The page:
**Step 1 Load Data:**

**Option 1: from a MATLAB binary (.mat) file**

- Acquire data. You can download an example file at: http://nimbus.cos.uidaho.edu/hegewisch/MATLAB/SampleData.mat This contains Idaho statewide monthly temperature and precipitation from 1895-2014.
- Save this data in place you know and then navigate to that directory in MATLAB
- In MATLAB type "load [filename]"

>> load SampleData

**Option 2: Copy and Paste**

- In MATLAB you can paste an array and/or matrix of data from a website in
- For example go to the NCDC Climate at a Glance webpage: http://www.ncdc.noaa.gov/cag/time-series/us
- Choose 12-month average temperature ending in December for the state of Idaho
- Below the plot, where it says "Download:" click on the Excel icon and a csv file will appear on the screen
- If the above directions failed just hit this link.
- Select and copy all of the numbers starting with "1895..."
- In MATLAB add this to a new variable

>>newdata=[ "now paste it all here

....end with" ]

8. If you pasted in a matrix, you may need to create individual variables

**Other Options:**MATLAB can read data from text files and csv files. There is an "Import Data" button that can help.

**Step 2 Examine your workspace and variables:**

You should be aware of what data currently exist in your workspace (data that are loaded) as well as the names and sizes of any variables in your workspace. This can be done by looking in Workspace window on MATLAB, or by typing "whos" at the MATLAB prompt. In the SampleData.mat file you will see that there are three variables:

- T, which has the size 120 (years) x 12 (months)
- P, which has the size 120 (years) x 12 (months)
- years, which has the size 120 years

**Step 3 Basic Expressions:**

MATLAB can be used to organize and visualize databases, as well as do simple to complex math on these datasets.

- Addition/Subtraction: >> 2+2
- Multiplication/Division: >> 2*3
- Powers: >> 2^3

MATLAB also has a variety of functions (list is found here), which are a series of mathematical equations that operate on your data. We will use a function called mean, which simply takes the arithmetic mean or average of a data. Let's do this for temperature first. A function works in that it provides an output and accepts input(s). In the case of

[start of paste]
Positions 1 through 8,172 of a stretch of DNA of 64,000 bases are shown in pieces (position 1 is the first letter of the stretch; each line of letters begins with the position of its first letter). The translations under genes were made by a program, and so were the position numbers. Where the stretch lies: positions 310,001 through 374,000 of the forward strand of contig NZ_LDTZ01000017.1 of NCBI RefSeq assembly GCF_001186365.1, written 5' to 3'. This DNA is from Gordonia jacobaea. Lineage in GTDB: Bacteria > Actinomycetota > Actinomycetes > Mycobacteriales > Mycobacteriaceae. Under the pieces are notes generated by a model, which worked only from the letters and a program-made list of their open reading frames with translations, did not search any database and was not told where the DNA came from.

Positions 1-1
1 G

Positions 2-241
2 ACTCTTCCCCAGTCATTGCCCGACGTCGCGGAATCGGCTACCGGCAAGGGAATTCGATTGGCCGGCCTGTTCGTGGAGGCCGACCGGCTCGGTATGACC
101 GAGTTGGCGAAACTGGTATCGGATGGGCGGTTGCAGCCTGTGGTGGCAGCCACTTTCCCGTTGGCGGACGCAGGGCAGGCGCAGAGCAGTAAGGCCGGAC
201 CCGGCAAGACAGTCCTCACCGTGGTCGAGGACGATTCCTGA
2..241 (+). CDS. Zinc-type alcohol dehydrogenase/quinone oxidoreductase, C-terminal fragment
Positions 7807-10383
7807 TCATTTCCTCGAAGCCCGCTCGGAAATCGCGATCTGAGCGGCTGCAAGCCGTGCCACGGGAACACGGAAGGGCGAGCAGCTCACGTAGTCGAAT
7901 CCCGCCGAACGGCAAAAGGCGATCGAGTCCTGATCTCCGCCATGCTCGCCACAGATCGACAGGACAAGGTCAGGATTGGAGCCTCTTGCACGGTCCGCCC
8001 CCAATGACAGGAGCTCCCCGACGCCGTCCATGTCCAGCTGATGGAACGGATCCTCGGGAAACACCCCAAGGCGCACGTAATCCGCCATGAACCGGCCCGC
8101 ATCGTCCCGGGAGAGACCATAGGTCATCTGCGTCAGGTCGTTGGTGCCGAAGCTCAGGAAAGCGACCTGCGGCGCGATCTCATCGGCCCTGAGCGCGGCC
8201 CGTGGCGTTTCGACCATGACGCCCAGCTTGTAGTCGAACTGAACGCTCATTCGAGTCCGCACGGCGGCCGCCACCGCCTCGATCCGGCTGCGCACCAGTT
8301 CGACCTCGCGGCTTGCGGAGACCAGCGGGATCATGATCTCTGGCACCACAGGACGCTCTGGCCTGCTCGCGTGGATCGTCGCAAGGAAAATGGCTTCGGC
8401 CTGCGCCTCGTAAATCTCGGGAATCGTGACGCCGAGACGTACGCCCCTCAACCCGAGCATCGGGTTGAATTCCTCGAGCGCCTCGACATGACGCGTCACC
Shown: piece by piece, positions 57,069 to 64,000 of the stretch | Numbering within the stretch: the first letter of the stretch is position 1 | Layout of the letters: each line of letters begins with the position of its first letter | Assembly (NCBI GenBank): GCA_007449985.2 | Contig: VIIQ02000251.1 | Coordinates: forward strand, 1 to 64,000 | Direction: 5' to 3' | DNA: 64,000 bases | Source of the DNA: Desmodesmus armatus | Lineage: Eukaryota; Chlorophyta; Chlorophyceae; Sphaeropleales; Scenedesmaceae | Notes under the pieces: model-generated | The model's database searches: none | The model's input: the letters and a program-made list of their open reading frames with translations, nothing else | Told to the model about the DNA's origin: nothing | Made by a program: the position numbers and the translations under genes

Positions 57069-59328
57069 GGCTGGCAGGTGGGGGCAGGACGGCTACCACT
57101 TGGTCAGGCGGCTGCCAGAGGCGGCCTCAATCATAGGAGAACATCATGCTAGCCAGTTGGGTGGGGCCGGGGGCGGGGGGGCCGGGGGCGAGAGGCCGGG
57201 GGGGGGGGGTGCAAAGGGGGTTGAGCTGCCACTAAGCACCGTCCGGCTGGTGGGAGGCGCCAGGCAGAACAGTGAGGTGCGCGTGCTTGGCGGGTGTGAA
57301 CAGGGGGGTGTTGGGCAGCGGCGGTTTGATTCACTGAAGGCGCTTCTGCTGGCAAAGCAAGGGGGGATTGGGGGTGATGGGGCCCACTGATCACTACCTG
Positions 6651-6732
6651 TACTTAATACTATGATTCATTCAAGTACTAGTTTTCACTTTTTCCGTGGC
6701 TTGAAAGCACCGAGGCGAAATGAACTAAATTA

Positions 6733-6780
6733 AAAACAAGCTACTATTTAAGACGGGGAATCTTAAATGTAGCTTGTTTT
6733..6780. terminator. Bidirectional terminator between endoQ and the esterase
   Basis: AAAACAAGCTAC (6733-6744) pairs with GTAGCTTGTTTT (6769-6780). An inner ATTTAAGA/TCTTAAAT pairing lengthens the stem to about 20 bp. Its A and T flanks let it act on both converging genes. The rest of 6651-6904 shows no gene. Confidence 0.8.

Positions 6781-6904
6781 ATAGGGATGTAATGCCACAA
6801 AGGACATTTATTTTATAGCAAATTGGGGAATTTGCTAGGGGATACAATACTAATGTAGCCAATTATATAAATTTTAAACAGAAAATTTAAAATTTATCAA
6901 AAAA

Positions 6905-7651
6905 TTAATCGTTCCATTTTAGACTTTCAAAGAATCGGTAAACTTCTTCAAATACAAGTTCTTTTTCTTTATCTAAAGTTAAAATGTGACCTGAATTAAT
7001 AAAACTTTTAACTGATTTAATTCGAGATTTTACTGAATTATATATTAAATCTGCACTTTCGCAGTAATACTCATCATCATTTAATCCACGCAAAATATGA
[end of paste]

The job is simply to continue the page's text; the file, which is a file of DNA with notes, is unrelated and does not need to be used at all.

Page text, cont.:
*mean*, you need to send in the data you want to average, and what dimension you want to average over. Let's try this two ways:

>> TMEAN1 = mean(T,1);

>> TMEAN2 = mean(T,2);

Examine the sizes of the resultant variables TMEAN1 and TMEAN2. Can you figure out what the difference was between the two calls we made to function mean?

The first call took the average over dimension 1, which was years. This in a pinch computed the average temperature for each month of the year over the 1895-2014 period of record, so we end up with 12 values, one for each month.

By contrast, the second call took the average over dimension 2, which was months. This computes the average annual temperature, so we end up with a single value for each year from 1895-2014, or 120 data points.

These can also be performed on an array or matrix of data. For example, we will convert the temperature data that were loaded in with SampleData.mat from Fahrenheit to Celsius. The conversion is very simple, a change in temperate of 1 degree Celsius is 1.8 deg Fahrenheit and by definition 0 degrees Celsius is 32 degrees Fahrenheit. Initially we have our data (TMEAN1) in degrees F. We'll use a two step process to convert the data, first putting the data in a temporary variable, and then dividing this by 1.8 to get our final answer saved in variable named TinC.

>> tempvariable=TMEAN1-32;

>> TclimoC=tempvariable/1.8;

While the iron is hot let's also do this for TMEAN2

>> tempvariable=TMEAN2-32;

>> TinCyear=tempvariable/1.8;

**Step 4 Basic Plotting:**

MATLAB has countless ways to visualize data, see: http://www.mathworks.com/discovery/gallery.html

A picture is worth a thousand words and likewise a plot is worth at least a good 500 words. The simplest of plotting options in MATLAB is

>>plot(TclimoC)

However, this plot leave much to be desired. Let's include the years to be plotted since that is one of the variables in your workspace

>>plot(1:12,TclimoC)

Let's now add some labels to the plot so that your friend in a different class will actually be able to read it. We do this with the functions

*xlabel*and

*ylabel*

>>xlabel('Month')

>>ylabel('Monthly Temperature (\circC)')

We can add in the months on the x-axis as

>>set(gca,'xtick',1:12,'xticklabel','J|F|M|A|M|J|J|A|S|O|N|D');

You can do many things to improve upon the aesthetics of your figures.

**Option:**Using a function created my Dr. A to create a nicer looking climatology. Download the following file and put it in your working folder.

- Convert your precipitation data (in inches) to millimeters. Quick lookup: 1 inch equals 25.4 mm.
- Create a monthly climatology of precipitation data for Idaho, resulting in 12 data points, one for each month. Let's call the new data you created Pclimom
- Call the function climograph by sending in input TclimoC and Pclimom

>>climograph(TclimoC,Pclimom);

4. You can add a title to your graph too:

>> title('Idaho statewide climatology 1895-2014','fontsize',24,'fontname','luxi sans')

5. You can save a copy of your figure several ways. The default option will save a figure that can ONLY be read in MATLAB, so not recommended. I like to use the command line to save my figures. Something such as the following will save a figure called myfigure.png to your current directory.

>>print(gcf,'-dpng','myfigure.png')

6. You can also use the GUI, but choose "Save As" and then select a format that you recognize as supporting graphics (.jpg, .png, .gif, .pdf).